• Get lost – the best stories are not always in the main tourist destinations but in the back roads and streets of places
  • Take notes, ask questions, get quotes, and note the colours, smells, and tastes. [I don’t journal when travelling but take copious photos and lists of ideas, and notes on speech, dress for example]
  • Avoid clichés, almost like the plague – although,  see I’ve just used one, because occasionally they’re useful
  • Lose the ‘best kept secrets’, ‘city of contrasts’ and ‘unspoilt gems’.  Why do lodges always ‘nestle’ at the foothills or ‘perch’ vulture-like atop a mountain with ‘breath-taking views’ over a ‘rustic’ village?
  • Find a fresh angle to the story. Rarely will you find a place that has not been written about so find something original to grab a reader’s attention
  • Be realistic and tell the truth – in other words, talk about the filth, the cruelty to horses, the stray dogs or what seems to be, starving camels eating cardboard from rubbish dumps. [Apart from the occasional cropping I don’t edit my pics either – you see what I saw i.e. I also tell the truth in my photos]
  • Read travel blogs, travel writers books and, of course, magazines and newspapers travel pages
  • This should have been my first tip: Read, read, read: Rinse and repeat, often. Good reading will make you a better writer. You will never develop your own voice and style without reading.
think about things
think about things
  • Along with reading you need to write, write, write, even when you don’t want to. Paint a picture with words for your reader
  • Add some historical or political context to add to the point.
  • Thomas Swick wrote in Roads Not TakenIt is the job of travel writers to have experiences that are beyond the realm of the average tourist, to go beneath the surface, and then to write interestingly of what they find … Good travel writers understand that times have changed, and in an age when everybody has been everywhere (and when there is a Travel Channel for those who haven’t), it is not enough simply to describe a landscape, you must now interpret it.’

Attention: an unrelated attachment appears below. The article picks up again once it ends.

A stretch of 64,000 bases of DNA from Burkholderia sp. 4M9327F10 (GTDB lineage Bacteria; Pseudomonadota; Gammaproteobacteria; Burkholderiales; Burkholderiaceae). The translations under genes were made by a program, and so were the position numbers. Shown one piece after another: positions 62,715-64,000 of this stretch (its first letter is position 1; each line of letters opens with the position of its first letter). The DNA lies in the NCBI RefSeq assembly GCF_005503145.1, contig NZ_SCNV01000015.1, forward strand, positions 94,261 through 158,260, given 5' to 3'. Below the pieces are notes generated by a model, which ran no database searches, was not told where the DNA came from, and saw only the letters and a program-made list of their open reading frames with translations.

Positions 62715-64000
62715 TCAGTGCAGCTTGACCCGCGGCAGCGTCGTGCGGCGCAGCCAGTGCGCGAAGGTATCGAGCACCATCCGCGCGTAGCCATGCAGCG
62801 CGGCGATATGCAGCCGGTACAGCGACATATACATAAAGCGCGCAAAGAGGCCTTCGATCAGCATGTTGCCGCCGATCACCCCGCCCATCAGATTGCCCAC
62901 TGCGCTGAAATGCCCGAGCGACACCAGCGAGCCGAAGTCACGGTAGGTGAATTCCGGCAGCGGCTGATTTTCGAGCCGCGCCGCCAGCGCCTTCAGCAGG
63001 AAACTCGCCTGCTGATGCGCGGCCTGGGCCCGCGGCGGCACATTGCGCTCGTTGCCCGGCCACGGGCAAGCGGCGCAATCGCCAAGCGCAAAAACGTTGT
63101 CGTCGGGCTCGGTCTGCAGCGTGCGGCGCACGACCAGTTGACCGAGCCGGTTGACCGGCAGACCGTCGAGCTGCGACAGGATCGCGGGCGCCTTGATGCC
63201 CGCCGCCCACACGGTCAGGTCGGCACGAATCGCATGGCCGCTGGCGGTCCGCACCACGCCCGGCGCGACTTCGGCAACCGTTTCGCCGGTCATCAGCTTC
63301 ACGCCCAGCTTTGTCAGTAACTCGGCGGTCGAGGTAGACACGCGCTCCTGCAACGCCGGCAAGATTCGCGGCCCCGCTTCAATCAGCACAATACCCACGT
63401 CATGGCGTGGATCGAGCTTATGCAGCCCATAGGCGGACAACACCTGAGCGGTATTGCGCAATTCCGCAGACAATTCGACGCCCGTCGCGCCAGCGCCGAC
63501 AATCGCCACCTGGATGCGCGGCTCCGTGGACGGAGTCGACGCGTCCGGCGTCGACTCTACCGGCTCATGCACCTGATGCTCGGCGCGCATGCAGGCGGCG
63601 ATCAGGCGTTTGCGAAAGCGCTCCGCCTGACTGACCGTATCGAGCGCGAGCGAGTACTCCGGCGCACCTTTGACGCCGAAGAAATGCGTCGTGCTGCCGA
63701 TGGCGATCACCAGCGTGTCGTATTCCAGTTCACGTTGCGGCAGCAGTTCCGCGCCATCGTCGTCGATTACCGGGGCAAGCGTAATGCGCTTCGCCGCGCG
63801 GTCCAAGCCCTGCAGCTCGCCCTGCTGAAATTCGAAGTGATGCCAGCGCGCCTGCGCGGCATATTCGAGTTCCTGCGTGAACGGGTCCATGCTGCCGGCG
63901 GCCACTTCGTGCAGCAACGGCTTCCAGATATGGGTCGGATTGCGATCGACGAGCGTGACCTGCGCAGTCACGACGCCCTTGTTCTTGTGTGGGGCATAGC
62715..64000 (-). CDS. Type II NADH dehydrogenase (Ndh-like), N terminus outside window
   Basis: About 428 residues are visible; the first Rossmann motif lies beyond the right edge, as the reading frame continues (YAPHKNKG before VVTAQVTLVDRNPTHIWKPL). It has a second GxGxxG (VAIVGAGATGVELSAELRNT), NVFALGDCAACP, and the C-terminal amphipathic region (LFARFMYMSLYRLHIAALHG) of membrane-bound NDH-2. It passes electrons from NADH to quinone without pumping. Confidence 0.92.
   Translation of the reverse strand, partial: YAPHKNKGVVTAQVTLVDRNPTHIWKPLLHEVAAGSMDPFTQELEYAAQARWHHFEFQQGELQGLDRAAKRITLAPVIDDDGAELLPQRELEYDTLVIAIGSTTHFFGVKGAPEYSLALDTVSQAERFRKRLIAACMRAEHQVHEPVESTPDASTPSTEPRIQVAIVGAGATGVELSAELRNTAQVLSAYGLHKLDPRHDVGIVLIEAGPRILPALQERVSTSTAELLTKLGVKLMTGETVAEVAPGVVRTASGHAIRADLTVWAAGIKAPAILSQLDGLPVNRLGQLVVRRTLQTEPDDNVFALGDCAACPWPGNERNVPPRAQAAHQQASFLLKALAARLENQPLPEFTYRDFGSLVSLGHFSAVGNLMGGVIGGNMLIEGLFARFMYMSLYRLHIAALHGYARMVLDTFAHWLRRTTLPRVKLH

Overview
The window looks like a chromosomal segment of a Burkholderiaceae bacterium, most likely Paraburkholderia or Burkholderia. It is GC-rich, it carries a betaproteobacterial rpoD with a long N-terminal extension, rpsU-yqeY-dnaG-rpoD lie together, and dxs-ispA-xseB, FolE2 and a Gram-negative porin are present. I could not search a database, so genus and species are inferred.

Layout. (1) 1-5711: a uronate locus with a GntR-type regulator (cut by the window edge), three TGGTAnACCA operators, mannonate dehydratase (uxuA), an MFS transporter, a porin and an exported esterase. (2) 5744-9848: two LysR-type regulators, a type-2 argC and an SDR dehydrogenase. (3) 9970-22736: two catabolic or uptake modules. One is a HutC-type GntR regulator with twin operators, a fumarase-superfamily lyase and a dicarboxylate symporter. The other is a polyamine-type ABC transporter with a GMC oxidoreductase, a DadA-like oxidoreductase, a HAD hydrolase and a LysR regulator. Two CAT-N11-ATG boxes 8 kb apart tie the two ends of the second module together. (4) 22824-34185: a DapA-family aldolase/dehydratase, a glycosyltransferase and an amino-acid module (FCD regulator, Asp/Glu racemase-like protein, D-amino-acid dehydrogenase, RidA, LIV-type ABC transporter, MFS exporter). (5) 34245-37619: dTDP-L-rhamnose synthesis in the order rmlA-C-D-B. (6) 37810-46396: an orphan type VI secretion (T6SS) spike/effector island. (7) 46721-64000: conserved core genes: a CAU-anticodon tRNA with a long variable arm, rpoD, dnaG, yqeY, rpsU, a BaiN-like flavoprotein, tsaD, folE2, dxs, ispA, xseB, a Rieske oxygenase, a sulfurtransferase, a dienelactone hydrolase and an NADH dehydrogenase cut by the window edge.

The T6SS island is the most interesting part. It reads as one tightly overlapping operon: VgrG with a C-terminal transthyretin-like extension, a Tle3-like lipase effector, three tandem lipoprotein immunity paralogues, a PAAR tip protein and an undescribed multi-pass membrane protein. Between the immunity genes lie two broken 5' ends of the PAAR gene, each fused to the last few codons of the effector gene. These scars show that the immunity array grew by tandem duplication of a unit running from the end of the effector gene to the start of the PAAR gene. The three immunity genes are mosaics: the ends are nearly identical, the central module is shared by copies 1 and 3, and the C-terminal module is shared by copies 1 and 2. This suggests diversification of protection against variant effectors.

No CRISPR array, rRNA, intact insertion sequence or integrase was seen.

• Write about your local area, become a travel expert on your own city. After all, your city is somewhere travellers visit. [When my city, Christchurch, New Zealand had quakes in 2010/11 I was inundated with requests for up-to-date information and I ended up writing many travel webpages for prestigious travel companies and airlines]
  • Don’t forget the adage of ‘Show, don’t tell’ and as Stephen King will tell you, when you read ‘On Writing‘, lose the lazy ‘ly’ words, so ditch the adverbs and flowery descriptions and find the perfect verb instead.
  • Sometimes, others would say always, end with a punch or at least capture the point of the story. Don’t dare say you ‘can’t wait to return’ – it’s been done to death.
  • When your piece is complete, read it out loud. Edit. Read again. Run the spell-checker, and your eye, over the piece, (I print to read from) put your work aside for some hours or days, or even weeks, then read it out loud again then, and only then send it to an editor. But, make sure you have read their publication again and again so you know their style, and if they ask for 800 words that means 800 words. Not 802 not 850 but 800. However, 790 or 736 is usually fine
  • If they need photos, send your best half a dozen, and caption them. If they ask for one . . .  guess what, send one.
  • And, some last points, don’t tell people what you going to write or you can lose the essence of the story. Be like the Nike ad’ and just do it
  • Don’t write for free. Let me repeat that – don’t write for free. If it’s worth publishing, it’s worth paying for. You don’t need a portfolio to start, the editor is only interested in the piece in front of them: I know that from my travel editor days – for one year, for a now redundant Christchurch newspaper